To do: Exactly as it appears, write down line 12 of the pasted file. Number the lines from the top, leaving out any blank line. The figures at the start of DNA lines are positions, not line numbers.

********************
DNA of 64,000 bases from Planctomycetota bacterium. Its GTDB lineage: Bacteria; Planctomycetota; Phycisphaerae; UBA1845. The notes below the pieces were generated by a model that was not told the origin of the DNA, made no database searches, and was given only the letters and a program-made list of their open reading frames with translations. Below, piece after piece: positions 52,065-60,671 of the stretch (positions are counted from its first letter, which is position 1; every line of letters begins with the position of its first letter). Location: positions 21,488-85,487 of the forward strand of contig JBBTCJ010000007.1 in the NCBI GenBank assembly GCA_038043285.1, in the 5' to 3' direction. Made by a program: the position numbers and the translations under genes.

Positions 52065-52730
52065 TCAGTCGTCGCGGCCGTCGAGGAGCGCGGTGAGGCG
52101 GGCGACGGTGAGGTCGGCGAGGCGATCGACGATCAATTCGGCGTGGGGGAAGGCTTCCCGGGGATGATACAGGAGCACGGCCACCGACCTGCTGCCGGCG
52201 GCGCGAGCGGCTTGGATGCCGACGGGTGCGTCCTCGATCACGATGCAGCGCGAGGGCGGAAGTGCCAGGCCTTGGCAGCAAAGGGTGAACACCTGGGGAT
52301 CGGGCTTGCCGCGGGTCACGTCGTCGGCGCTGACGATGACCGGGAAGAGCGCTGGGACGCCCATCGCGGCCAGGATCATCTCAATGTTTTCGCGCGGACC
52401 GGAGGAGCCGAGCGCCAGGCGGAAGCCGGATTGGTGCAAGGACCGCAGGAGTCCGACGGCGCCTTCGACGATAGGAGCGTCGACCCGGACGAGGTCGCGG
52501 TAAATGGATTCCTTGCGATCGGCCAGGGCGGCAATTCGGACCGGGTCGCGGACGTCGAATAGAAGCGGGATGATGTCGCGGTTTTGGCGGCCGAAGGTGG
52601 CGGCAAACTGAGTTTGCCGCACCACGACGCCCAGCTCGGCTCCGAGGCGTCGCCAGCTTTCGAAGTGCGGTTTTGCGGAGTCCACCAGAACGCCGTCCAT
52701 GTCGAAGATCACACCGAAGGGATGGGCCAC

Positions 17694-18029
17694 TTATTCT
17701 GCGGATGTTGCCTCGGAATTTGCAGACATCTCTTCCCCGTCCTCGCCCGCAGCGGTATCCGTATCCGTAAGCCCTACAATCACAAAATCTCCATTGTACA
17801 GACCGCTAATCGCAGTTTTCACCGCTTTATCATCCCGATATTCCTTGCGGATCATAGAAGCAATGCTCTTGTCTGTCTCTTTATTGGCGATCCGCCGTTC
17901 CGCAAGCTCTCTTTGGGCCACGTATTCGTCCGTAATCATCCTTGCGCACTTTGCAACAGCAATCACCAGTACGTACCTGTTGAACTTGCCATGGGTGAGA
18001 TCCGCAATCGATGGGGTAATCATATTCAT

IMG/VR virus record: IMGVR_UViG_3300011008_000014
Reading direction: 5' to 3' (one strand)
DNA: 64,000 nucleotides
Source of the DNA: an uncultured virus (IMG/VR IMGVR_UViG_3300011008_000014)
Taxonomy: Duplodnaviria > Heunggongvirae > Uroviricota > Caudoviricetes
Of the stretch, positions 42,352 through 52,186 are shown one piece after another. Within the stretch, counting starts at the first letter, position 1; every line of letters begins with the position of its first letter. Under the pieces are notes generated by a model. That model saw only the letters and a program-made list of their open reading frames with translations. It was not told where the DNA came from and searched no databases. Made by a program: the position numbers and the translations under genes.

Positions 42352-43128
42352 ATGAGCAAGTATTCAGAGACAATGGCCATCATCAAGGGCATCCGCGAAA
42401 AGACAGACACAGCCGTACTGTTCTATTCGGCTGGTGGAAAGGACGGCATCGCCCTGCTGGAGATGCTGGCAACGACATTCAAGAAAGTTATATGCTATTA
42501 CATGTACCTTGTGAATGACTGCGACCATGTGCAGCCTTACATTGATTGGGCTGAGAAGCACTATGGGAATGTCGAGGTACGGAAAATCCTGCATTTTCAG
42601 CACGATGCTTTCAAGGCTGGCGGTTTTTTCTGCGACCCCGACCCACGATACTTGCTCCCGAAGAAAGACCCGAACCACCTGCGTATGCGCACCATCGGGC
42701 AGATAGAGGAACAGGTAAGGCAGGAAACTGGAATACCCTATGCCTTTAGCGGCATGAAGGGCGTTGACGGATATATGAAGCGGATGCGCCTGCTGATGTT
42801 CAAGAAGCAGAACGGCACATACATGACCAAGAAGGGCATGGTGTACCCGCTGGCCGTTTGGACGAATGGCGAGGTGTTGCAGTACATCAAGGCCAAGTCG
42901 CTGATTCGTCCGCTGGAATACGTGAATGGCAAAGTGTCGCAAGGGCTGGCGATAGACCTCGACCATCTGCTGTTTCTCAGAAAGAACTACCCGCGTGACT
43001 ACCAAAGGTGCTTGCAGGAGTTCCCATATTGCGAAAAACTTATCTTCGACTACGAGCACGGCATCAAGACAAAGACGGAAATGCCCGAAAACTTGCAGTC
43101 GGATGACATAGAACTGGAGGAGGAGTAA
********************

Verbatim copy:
17694 TTATTCT